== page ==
I've posted before on how great brands have a sense of true north -- a compelling point of view that shapes their beliefs and actions and keep them moving forward with an infectious sense of momentum.
I want to expand on that and add another dimension -- great brands also know what they oppose. Three brands illustrate this point.
Harley Davidson's new campaign, "screw it, let's ride", is a powerful manifesto for the brand. This campaign found a way to link Harley's defy authority ethos to today's zeitgeist of war, recession and slippery politicians. The campaign and website unite a community in a crusade against fear.
The Dove "Real Beauty" campaign shook the cosmetic world a few years back by standing up for individual self-esteem and exhorting people to question and defy the pretense of media-defined beauty.
For over two decades Apple has been on a crusade in celebration of creativity by demonizing grey conformity. This was set in motion in its epic "1984" spot, continued through its "Think Different" positioning and still exists today in its cheeky "Mac vs. PC" campaign.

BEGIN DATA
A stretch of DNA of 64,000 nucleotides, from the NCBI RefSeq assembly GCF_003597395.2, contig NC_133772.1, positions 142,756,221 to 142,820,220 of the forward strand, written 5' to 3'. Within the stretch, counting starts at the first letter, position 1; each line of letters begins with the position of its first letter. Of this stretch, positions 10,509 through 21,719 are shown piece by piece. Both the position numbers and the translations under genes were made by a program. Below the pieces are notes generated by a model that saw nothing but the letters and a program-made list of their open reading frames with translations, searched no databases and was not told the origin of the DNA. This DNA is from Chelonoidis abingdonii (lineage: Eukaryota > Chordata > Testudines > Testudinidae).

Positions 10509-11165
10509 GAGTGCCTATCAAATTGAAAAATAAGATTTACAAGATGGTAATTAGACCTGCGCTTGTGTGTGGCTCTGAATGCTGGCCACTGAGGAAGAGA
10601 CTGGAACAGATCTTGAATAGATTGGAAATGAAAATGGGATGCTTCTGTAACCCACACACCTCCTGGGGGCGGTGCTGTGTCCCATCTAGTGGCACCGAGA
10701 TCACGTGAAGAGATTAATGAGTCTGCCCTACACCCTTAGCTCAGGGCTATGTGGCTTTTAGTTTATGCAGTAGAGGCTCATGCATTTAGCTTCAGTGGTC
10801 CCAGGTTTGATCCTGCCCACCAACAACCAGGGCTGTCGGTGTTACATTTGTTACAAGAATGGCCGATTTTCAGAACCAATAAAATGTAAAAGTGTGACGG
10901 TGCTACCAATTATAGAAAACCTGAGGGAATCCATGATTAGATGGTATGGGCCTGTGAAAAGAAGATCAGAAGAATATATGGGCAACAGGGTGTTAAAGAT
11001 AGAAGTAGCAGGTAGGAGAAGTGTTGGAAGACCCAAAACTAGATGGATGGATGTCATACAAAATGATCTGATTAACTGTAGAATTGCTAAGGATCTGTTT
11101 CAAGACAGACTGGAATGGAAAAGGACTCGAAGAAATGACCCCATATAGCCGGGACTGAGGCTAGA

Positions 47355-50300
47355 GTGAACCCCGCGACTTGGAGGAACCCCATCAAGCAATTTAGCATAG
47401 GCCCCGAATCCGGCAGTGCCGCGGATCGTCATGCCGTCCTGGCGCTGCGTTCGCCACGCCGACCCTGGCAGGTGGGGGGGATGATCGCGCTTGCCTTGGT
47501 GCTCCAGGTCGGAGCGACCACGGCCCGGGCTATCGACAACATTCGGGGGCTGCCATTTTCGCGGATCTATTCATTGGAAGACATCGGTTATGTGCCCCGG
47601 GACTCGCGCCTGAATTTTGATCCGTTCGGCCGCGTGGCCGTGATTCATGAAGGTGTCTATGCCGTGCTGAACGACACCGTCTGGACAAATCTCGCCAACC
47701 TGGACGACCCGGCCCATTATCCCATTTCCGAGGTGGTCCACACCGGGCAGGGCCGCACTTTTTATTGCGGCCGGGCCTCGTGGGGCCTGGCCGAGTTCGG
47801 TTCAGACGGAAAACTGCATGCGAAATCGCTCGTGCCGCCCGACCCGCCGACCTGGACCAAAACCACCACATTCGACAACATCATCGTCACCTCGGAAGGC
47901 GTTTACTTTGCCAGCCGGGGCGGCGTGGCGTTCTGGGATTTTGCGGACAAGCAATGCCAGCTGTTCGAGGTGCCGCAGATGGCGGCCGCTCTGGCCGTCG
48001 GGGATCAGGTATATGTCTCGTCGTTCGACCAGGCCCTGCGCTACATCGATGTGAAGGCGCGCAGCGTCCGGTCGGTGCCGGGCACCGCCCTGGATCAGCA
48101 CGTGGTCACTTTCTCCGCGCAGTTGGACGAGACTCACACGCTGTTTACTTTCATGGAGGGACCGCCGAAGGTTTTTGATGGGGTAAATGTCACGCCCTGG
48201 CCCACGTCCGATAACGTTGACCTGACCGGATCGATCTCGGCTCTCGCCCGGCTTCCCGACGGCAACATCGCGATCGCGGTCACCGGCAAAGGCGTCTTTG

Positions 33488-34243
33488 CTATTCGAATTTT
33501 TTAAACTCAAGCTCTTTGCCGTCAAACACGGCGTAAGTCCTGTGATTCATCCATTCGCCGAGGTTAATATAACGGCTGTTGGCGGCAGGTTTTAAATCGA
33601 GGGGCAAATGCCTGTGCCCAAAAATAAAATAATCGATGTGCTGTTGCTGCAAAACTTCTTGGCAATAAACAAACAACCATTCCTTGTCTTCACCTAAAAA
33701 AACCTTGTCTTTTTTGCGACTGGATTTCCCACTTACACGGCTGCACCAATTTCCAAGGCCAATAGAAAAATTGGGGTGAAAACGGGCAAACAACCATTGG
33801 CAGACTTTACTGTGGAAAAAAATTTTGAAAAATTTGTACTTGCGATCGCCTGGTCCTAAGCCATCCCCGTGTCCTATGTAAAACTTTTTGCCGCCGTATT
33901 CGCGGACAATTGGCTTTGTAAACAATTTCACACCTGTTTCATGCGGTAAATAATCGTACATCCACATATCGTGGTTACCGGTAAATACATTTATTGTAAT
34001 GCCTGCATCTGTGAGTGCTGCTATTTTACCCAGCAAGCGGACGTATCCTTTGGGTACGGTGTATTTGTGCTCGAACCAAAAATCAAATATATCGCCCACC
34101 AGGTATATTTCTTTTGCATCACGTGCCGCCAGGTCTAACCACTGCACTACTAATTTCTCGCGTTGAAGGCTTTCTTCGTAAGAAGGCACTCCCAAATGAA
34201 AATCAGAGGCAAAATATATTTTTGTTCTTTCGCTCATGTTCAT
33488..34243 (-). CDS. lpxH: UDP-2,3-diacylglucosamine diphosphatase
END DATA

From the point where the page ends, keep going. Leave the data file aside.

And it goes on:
What all three brands have in common is an appreciation of narrative. In any great story a protagonist must also have an antagonist. Every hero's journey involves overcoming challenges and adversaries, whether they be dragons, tyrants or competitors.
So what's the lesson for marketers? Create a compelling story, not just a strategy. Go beyond defining what you stand for; decide what you oppose. The most passionate causes tend to be in pursuit of both -- an ideal that inspires and a status quo that must be vanquished. It is the yin and yang of these two forces that trumpets a call to arms.
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